A “no” answer does not have to last forever, but you can use it to start practicing self-care more intentionally. A Christian counselor can help you decide which priorities need to stay on your list and which ones need to go.
A reward can be highly motivating. Small rewards such as a favorite novel or bubble bath can motivate you to keep pressing forward even on a busy day. If you regularly reward yourself in small ways, you’ll be practicing good self-care.
Write down a list of small items and simple activities that give you enjoyment. Don’t exclusively reward yourself with food because that can get you stuck in an unhealthy cycle. Little rewards can be inexpensive yet enjoyable to give you a tiny burst of pleasure to anticipate with joy.
Occasionally it’s good to reward yourself with bigger items or activities. Ideas include booking a massage, taking a weekend away, or going on a shopping spree. Quarterly or annual rewards like this can help you set goals for practicing self-care.
Learn Something New
Those of us who face burnout often feel stuck in the same old loops. But when you choose to learn something new, you’ll feel freshly inspired, and you will boost your capacity to learn new things. This can also be part of your reward system.
Think of something you enjoyed when you were a child or a young adult, that you have not recently participated in. That might be playing music, working with your hands, gardening, making art, or practicing a foreign language. It may be fun to pick up that activity as a hobby again now that you’re an adult, and it may even be more enjoyable now.
A simple area in which you can learn something new is cooking. You have many choices now for meal delivery systems, which allow you to try new recipes with convenience. Or you can research new recipes online and purchase the ingredients from your grocery store. Try one new recipe per week to break out of your rut and care for yourself in a nourishing way.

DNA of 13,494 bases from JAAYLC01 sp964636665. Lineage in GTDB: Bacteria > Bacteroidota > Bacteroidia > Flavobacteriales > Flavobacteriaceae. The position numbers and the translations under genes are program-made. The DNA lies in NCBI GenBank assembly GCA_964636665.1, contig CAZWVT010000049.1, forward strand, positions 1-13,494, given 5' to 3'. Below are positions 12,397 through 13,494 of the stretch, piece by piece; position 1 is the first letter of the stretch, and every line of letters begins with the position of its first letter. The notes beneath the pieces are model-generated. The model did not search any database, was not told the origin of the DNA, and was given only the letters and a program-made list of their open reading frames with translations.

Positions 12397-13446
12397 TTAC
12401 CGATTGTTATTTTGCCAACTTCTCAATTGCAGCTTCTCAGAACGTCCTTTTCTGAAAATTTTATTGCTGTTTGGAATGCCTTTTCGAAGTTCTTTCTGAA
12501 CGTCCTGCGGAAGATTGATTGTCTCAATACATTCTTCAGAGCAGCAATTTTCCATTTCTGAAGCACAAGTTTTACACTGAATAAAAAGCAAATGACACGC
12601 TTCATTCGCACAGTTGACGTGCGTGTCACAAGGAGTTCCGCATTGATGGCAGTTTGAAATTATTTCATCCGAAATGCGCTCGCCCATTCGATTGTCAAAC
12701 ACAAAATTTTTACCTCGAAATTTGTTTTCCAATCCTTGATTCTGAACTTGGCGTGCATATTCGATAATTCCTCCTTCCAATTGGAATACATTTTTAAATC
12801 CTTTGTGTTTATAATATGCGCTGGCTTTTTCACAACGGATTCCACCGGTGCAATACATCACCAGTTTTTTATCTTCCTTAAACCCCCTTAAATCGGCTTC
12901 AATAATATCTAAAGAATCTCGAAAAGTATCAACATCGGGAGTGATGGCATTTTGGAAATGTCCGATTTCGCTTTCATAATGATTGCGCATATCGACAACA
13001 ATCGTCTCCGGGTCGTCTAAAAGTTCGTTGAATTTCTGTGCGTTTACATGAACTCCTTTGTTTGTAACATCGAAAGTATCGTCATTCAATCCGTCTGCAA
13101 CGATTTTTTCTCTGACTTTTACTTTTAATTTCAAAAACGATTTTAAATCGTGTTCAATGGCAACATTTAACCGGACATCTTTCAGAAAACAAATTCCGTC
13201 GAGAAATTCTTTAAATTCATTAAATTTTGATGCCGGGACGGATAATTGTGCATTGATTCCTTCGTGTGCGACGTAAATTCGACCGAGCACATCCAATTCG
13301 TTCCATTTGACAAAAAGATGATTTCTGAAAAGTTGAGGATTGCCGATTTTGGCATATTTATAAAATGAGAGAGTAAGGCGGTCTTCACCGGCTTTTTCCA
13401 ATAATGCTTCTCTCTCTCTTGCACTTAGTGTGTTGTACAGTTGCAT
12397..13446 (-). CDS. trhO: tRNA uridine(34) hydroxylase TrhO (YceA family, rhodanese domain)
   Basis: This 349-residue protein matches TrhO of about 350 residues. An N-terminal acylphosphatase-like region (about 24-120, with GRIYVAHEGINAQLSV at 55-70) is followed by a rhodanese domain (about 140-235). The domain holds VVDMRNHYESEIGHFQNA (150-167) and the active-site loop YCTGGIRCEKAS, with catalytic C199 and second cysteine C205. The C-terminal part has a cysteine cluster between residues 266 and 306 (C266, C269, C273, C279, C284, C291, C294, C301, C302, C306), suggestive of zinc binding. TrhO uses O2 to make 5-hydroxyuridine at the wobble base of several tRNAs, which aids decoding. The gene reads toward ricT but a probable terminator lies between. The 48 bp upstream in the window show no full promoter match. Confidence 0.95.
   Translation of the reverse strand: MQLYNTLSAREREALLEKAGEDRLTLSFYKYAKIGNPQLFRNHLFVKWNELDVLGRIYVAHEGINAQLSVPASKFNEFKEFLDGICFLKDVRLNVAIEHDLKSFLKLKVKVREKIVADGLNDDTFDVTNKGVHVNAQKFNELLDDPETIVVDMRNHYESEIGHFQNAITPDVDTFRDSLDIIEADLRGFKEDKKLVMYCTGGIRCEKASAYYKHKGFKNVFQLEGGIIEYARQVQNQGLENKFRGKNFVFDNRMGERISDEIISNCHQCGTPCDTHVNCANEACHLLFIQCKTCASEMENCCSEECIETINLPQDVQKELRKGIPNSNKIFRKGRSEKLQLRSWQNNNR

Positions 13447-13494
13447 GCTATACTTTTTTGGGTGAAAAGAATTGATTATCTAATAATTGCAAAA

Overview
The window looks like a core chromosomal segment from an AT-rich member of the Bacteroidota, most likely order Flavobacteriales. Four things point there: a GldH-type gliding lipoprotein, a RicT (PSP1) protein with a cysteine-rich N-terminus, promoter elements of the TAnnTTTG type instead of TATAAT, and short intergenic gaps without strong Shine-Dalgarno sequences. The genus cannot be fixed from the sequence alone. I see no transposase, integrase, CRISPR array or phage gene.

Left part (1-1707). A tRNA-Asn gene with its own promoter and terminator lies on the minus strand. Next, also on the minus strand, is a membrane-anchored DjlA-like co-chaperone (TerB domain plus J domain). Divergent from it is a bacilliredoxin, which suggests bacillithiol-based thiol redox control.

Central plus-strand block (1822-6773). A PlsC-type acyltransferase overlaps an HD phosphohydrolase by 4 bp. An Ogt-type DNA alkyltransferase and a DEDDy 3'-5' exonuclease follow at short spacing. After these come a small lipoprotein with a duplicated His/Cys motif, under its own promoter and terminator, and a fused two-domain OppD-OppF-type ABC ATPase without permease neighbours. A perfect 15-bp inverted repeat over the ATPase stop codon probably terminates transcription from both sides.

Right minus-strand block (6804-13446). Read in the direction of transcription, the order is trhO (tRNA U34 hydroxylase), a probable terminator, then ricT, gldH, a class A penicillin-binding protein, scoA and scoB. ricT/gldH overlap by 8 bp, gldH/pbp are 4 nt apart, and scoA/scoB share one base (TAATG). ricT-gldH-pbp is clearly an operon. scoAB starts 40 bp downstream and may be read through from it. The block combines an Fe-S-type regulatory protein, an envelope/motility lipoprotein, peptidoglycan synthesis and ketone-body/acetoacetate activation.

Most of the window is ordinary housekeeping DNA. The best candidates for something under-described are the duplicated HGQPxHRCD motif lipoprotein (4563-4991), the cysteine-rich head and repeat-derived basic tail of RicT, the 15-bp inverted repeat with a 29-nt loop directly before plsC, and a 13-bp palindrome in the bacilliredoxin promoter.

You probably already know that quality connections with others are one of the best ways to boost your mental wellness. Many of us desire deeper connections with other people. But our long to-do lists and busy schedules sometimes get in the way of those connections with family and friends. Yet since quality time with people we love has such excellent benefits, it’s worth prioritizing as a form of self-care.
You need to look at your schedule to determine the time that is best for you to socialize with others. It might make the most sense for you to meet others at in-person lunches or dinners. It might be more convenient for you to connect with others through phone calls, FaceTime, or Zoom calls. Social media should be secondary to all these other methods, so you’ll get the maximum benefits of connection.
Isolation can take a heavy toll on your sense of mental wellness. But consistently connecting with others can help you beat burnout and feel happier and more content. Meeting with others is not selfish; it may be the very best method you use for self-care.
When These Methods Aren’t Enough
If you put these self-care methods into practice for several months but still don’t experience a significant downturn in your stress level, you may need to consult with a Christian counselor to learn what is at the root of your stress, frustration, and exhaustion.
When you meet with a counselor, you can gain insights into your problems that are hard to discover on your own. Your counselor will offer practical tips based on biblical principles to bring restoration to your mind, body, soul, and spirit.
“Gua Sha”, Courtesy of Viva Luna Studios, Unsplash.com, CC0 License; “Bath Necessities”, Courtesy of Maddi Bazzocco, Unsplash.com, CC0 License; “Reading”, Courtesy of Toa Heftiba, Unsplash.com, CC0 License; “Enjoy the Little Things”, Courtesy of Brigitte Tohm, Unsplash.com, CC0 License